Once I recall an incredible treat as a hotel had a small cache of magazines and candies for sale at the checkin. My father let me choose whatever I wanted and I selected “ Jack and Jill”, a magazine much like Readers Digest . I cherished it because my father had offered me such an incredible prize and he had seemed to have melted a bit from what I considered his hard façade. Of course, I read it from cover to cover , beyond incredulous that my father had been so magnanimous to allow me such a treat. Holding it close was like a warm hug or kiss from him.

We greedily anticipated these summer outings, these trips that like a straight line reached its target and then doubled back home. For my father, I suppose it was the freedom of the open road, his car replacing his legs claimed by his illness. He had created a special hand control with which he could feed gas, a forerunner really of cruise control. Yet even as a boy he had followed the train tracks, fascinated and delighted by all things that moved electrically. My mother wondered if he had picked up the polio bug working on the radios in ambulances.

For my mother, she was always the uncomplaining slave, lugging, carrying, managing every aspect of our lives whether at home or on the road. I think of her as the porter, the go-between, the co-ordinator, her head turned out towards the window as the scenery flashed by. I do not recall resentment on her part or perhaps I was too young to empathize or understand the burdens weighing on her physically and emotionally: in her attempts to render our life “ as normal” as possible in a constructed world where my father’s disability had altered every aspect of her life.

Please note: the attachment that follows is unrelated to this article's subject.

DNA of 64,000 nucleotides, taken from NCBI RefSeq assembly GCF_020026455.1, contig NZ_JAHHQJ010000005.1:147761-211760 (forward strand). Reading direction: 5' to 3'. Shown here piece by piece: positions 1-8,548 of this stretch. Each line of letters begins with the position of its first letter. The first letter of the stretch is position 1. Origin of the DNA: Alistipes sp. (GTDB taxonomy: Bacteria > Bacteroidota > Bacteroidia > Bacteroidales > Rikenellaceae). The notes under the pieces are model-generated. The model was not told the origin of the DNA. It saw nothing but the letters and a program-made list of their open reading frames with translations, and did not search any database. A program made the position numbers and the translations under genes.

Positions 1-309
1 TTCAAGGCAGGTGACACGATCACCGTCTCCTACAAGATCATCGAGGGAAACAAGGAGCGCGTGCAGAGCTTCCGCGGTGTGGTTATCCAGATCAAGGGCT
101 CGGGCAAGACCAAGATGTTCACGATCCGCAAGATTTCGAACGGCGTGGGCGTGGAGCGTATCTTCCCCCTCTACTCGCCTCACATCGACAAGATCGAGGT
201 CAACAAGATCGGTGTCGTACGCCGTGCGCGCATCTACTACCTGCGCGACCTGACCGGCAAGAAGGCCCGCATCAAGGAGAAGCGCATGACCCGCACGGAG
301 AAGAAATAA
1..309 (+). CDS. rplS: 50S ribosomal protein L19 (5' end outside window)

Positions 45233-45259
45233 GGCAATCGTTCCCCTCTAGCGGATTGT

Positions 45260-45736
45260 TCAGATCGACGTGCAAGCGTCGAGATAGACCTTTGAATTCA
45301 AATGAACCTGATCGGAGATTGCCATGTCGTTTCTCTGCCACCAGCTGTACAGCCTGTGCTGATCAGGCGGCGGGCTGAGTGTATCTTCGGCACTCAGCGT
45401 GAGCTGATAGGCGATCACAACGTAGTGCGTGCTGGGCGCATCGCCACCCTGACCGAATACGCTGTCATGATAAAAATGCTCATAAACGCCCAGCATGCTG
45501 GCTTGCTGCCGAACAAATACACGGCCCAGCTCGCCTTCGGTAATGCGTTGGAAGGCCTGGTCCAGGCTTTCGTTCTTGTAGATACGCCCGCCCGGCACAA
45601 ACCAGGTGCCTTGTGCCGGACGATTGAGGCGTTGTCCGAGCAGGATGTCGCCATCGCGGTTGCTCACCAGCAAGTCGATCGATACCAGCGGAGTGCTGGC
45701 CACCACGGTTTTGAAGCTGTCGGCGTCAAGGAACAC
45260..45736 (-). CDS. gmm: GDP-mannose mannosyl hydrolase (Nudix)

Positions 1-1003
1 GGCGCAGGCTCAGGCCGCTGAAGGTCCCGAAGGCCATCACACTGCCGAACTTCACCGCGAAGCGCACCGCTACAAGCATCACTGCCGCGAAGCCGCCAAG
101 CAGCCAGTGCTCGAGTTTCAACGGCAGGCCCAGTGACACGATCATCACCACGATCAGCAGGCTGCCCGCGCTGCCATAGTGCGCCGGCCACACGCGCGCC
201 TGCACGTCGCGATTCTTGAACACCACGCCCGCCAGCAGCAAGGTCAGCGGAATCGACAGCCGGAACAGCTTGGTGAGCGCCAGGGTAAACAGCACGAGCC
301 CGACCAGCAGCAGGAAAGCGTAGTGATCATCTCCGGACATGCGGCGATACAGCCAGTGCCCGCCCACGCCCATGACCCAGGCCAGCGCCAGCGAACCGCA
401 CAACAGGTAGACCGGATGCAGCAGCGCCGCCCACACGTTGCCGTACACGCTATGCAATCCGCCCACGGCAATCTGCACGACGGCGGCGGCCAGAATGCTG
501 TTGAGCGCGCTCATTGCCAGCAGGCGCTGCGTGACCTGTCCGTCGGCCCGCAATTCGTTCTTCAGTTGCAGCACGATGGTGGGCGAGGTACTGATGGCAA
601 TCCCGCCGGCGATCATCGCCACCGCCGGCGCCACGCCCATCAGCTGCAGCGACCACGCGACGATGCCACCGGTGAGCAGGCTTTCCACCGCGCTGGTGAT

Was he embarrassed not to be able to load or unload the trunk. Probably, but he hid it well in a gruffness that often turned to ridicule at me, particularly my being too sensitive. He had this bitter sarcasm—at life, I think that had felled him to his knees.

She made up for everything, or at least tried to smooth out the numerous wrinkles so we might grow up thinking we were an ordinary family: our lessons, our trips, our achievements at school. Both fact and fantasy. I’ve said it before: she was the glue that held our lives together.

Still I wonder at my longing for summer between kindergarten and Grade 7, away from the hot confines of school rooms in June , not being made to redo my sums.

Thinking harder about life at West Prep, I do recall the square dances in Grade 3 with Joey Marano, and being asked to read my story about a monkey who ate artificial cherries off an old ladies hat at a Friday morning auditorium assembly- before the entire school population. I remember with a rush of embarrassment, a movie called “Personally Yours” about getting your period, and a boy throwing my briefcase into the boys’ washroom. I recall signing all my valentine cards with the moniker ” Anonymous” in Grade 6 and then wishing I had identified myself, especially to Harold Goldstein in my class. I remember the music listening test to differentiate higher and lower tones where some children were identified for playing musical instruments, and I was not. I remember auditioning for a talent show singing, “ Around the world I searched for you ”, and not being chosen. And of course, I recall mean Mrs. Young in Grade one in her lace up oxfords, raking her nails through my hair when I could not perform a simple cutting task. A hodge podge of memories.

What shines through, though, is the summer vacation, the image of our family in the car: mother, father, sister and me.